Land Use, Settlement Patterns, and Collective Defense in the Titicaca Basin: The Constitution of Defensive Community
Author(s): Elizabeth Arkush
This paper starts from the hypothesis that "community" in the Andean highlands in the Late Intermediate Period (LIP) had a great deal to do, not only with kinship and territory, but also with collective defense, including the defense of important common resources. If so, how would the socioeconomic activities of farming and herding have affected the practical organization of defense, and the formation of communities based in part on common defense? I draw on the archaeological record of the Titicaca Basin for a preliminary exploration of this question. The production regimes used by Titicaca Basin peoples changed markedly over time, shifting from intensified agriculture in the Middle Horizon to relatively risk-averse strategies of pastoralism and rain-fed terrace cultivation in the LIP. But notwithstanding many basic cultural similarities among LIP Titicaca Basin societies, there are significant contrasts across this large region in the opportunities the land affords for farming and herding and the relative importance of these activities in late pre-Columbian times. These regional contrasts provide an opportunity to explore how farming, herding, and related settlement patterns influenced the organization of defense and the constitution of LIP communities.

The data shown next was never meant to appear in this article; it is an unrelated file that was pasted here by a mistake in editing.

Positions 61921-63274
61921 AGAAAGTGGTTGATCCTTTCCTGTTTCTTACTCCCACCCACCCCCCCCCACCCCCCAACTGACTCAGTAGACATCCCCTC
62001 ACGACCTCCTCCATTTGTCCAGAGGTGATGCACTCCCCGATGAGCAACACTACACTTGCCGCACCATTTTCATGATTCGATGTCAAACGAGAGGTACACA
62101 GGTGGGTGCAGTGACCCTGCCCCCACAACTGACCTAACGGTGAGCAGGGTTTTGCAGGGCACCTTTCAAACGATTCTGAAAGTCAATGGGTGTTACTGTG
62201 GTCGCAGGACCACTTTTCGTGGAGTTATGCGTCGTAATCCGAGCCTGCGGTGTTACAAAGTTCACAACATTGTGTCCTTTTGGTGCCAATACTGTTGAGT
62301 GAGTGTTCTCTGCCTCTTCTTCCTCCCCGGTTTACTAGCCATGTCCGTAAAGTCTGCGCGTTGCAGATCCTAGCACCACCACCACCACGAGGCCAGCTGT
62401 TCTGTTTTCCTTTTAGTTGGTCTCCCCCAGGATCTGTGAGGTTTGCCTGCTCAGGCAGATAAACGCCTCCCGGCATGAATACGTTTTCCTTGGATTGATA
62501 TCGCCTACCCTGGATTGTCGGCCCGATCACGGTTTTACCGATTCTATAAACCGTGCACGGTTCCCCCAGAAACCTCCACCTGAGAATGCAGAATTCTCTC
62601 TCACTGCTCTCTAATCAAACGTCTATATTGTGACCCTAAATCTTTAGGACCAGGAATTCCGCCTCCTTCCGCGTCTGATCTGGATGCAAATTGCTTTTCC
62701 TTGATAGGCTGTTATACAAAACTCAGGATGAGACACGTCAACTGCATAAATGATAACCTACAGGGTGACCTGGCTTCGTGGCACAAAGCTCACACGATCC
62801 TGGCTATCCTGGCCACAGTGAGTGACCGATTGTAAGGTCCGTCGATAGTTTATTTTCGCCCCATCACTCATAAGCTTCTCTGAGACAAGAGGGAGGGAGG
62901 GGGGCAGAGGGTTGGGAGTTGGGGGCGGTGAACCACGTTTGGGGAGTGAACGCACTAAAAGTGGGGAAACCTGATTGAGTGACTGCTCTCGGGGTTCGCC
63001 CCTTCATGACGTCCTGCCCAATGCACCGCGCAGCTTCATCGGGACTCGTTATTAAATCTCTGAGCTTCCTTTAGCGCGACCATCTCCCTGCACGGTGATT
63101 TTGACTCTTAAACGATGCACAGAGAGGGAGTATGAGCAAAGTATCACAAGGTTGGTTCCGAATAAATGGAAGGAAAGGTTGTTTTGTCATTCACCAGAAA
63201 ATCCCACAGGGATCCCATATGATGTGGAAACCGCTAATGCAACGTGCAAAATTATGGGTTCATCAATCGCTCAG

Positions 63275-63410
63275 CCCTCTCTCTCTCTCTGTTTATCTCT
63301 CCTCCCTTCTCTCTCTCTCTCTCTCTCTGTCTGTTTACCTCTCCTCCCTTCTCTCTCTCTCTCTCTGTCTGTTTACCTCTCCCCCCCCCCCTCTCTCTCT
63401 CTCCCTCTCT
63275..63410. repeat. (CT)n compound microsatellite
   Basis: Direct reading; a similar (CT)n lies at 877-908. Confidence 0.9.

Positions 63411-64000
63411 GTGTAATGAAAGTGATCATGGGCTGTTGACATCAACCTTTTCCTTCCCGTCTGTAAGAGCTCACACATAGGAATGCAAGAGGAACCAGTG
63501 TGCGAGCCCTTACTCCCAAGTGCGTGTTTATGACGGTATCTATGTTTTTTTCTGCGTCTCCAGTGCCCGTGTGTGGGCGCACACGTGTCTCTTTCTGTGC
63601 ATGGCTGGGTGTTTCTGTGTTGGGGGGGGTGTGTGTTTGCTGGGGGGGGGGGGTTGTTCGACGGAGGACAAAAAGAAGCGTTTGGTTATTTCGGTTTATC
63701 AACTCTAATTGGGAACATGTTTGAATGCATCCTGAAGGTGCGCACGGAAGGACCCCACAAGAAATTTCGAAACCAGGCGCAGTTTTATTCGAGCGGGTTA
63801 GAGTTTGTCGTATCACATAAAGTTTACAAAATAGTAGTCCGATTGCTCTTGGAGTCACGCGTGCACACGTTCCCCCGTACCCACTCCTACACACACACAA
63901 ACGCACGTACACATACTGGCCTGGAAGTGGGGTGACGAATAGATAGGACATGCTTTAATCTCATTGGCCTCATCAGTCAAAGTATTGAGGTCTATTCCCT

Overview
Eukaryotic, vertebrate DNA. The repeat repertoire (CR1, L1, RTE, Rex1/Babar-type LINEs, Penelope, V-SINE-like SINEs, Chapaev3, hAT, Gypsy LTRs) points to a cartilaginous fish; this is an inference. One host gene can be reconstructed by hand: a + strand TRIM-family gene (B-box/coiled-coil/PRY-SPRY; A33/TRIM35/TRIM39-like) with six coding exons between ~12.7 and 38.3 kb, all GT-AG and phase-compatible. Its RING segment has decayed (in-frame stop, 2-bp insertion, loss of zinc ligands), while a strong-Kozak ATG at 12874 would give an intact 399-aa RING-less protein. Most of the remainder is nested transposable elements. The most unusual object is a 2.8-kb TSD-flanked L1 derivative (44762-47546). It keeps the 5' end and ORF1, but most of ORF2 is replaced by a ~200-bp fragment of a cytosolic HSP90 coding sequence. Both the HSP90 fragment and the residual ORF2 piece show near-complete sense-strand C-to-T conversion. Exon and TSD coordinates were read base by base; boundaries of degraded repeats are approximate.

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Land Use, Settlement Patterns, and Collective Defense in the Titicaca Basin: The Constitution of Defensive Community. Elizabeth Arkush. Presented at The 82nd Annual Meeting of the Society for American Archaeology, Washington, DC. 2018 ( tDAR id: 444187)
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min long: -82.441; min lat: -56.17 ; max long: -64.863; max lat: 16.636 ;
Abstract Id(s): 20326